NEW YORK (Reuters) - Investors raised their bets against Tesla Inc shares by 10 percent since mid-March, according to data provided by S3 Partners LLC on Tuesday, betting the market was too optimistic on the electric car maker’s prospects.
Tesla shares sold short now stand at 31.5 million, or 25 percent of freely available shares, according to the financial data company. Short-sellers aim to make a profit by selling borrowed shares in the hope of buying them back later at a lower price.
The milestone comes as pressure builds on the company to show it can churn out its less expensive Model 3 sedans without raising more cash from investors. A fatal Tesla Model X car crash in California on March 23 also pressured share prices as well as the company’s options and debt-market rating.
“In terms of expected returns it’s not as high as other companies we want to own,” said Jia Ye, partner at First Quadrant LP, which holds a short position in the stock.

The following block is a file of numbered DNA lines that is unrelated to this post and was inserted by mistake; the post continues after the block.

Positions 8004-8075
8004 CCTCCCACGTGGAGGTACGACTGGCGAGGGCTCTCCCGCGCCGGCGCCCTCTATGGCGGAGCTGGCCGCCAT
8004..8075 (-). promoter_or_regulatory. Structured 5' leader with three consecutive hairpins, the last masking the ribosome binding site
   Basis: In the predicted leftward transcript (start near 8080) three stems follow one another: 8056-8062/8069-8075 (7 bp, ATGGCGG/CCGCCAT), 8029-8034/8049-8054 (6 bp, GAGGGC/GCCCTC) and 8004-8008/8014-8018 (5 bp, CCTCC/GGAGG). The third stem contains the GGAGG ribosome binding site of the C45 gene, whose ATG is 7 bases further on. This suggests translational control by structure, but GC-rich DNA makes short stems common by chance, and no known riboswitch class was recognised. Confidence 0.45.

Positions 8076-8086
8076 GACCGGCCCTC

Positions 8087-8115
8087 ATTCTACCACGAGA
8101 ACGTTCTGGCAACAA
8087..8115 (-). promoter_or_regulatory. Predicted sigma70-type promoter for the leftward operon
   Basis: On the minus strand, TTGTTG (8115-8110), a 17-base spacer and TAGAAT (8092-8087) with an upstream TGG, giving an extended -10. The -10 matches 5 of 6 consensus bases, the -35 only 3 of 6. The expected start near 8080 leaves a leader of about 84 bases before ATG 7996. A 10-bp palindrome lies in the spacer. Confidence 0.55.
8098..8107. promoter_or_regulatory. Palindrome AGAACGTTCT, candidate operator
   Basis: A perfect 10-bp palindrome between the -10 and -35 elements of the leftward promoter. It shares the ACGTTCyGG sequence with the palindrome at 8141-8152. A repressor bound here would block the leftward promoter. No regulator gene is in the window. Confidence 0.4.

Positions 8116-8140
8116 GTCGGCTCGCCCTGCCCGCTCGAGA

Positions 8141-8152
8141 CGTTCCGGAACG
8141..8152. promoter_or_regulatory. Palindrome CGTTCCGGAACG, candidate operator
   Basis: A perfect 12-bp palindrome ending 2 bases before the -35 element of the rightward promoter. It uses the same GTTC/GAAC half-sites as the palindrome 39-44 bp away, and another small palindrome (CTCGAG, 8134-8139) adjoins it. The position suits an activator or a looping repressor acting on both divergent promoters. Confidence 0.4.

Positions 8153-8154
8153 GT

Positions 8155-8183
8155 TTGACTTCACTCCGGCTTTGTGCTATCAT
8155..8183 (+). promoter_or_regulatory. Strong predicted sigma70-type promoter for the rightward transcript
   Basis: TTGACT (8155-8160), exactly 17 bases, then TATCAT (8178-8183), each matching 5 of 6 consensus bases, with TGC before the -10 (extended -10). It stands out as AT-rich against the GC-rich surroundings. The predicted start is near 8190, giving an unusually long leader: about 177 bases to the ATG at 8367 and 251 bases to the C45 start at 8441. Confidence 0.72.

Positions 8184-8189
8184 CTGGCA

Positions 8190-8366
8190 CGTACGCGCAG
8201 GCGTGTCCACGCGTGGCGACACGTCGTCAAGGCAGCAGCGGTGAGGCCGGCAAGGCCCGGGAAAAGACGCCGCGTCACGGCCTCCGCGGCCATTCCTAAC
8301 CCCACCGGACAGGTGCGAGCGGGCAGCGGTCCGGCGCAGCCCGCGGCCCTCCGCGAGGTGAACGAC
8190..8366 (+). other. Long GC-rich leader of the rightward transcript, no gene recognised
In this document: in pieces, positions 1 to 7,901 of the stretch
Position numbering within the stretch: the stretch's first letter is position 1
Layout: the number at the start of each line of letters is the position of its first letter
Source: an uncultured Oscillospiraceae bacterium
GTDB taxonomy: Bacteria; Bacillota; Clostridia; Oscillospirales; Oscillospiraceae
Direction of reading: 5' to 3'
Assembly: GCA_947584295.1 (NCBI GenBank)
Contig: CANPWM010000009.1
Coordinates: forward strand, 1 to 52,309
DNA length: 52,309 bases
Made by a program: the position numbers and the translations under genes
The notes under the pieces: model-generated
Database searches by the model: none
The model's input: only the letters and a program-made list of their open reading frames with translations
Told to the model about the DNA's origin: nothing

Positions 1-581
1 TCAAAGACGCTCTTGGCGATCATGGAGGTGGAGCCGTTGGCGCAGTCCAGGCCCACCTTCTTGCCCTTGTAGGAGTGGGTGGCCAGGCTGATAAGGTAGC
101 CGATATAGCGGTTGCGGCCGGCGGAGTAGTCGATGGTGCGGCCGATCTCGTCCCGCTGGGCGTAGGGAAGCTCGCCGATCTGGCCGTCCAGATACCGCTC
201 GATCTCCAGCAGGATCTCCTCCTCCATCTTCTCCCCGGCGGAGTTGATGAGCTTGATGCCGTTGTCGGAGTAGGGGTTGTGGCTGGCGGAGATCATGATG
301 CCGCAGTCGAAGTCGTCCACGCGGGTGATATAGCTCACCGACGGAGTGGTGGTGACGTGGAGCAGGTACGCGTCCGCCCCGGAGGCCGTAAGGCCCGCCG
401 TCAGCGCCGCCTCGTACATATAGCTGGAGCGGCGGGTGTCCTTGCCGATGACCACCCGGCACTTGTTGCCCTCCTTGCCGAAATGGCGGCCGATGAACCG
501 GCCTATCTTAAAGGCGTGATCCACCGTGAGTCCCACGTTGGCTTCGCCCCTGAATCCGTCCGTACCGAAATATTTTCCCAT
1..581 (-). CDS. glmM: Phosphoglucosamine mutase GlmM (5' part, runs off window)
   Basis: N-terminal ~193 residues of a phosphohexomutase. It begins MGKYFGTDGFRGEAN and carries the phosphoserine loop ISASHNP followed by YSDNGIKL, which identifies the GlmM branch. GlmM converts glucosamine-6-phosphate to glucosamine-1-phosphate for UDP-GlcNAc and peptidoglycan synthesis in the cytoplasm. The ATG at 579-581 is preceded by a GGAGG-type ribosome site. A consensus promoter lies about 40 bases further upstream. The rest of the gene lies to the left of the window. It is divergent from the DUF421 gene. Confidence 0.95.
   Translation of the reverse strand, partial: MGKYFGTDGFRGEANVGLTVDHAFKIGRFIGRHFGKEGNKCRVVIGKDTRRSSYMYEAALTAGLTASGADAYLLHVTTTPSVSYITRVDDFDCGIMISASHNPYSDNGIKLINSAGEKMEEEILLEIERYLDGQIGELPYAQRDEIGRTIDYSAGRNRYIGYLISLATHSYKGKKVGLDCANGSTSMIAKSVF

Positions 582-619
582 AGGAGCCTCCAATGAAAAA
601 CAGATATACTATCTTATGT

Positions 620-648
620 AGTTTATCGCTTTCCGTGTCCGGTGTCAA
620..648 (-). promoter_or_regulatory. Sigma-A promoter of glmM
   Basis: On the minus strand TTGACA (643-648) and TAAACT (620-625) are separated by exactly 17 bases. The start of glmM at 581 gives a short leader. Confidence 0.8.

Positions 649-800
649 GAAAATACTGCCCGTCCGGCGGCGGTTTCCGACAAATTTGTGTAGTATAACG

“We just found better companies to take risk on than Tesla.”
Tesla on Tuesday sought to quash any speculation it might need to raise more capital this year, driving the company’s battered shares higher as it also announced it built 2,020 of its Model 3 sedans in the last seven days.
Tesla shares were up 6.7 percent at $269.42 on Tuesday afternoon, compared with a 12-month peak of $389 last September. The company did not respond to a request for comment.
Billionaire investor David Einhorn, who has been betting for months that Tesla’s stock price will fall, did not mention the carmaker by name in his quarterly letter to clients on Tuesday.
Tesla is part of Einhorn’s so-called bubble basket, which also includes bets against Amazon.com Inc and Netflix Inc. While conventional wisdom suggests that recent turbulence in these stocks could have benefited short-sellers like Einhorn’s Greenlight Capital Inc, Einhorn said the shorts did not perform as he hoped this year.
Meanwhile, JPMorgan Chase & Co strategists said in a note on Tuesday that the options market is underpricing Tesla risks, saying the shares “may be unable to escape a continued sell-off as a confluence of unfortunate events may seal its fate” regardless of the production results.
Short-seller Jim Chanos of Kynikos Associates LP told Reuters in November he continued to add to his short position in Tesla throughout 2017.
Reporting by Jennifer Ablan and Trevor Hunnicutt in New York; Additional reporting by Svea Herbst-Bayliss in Boston and Saqib Iqbal Ahmed in New York; Editing by Matthew Lewis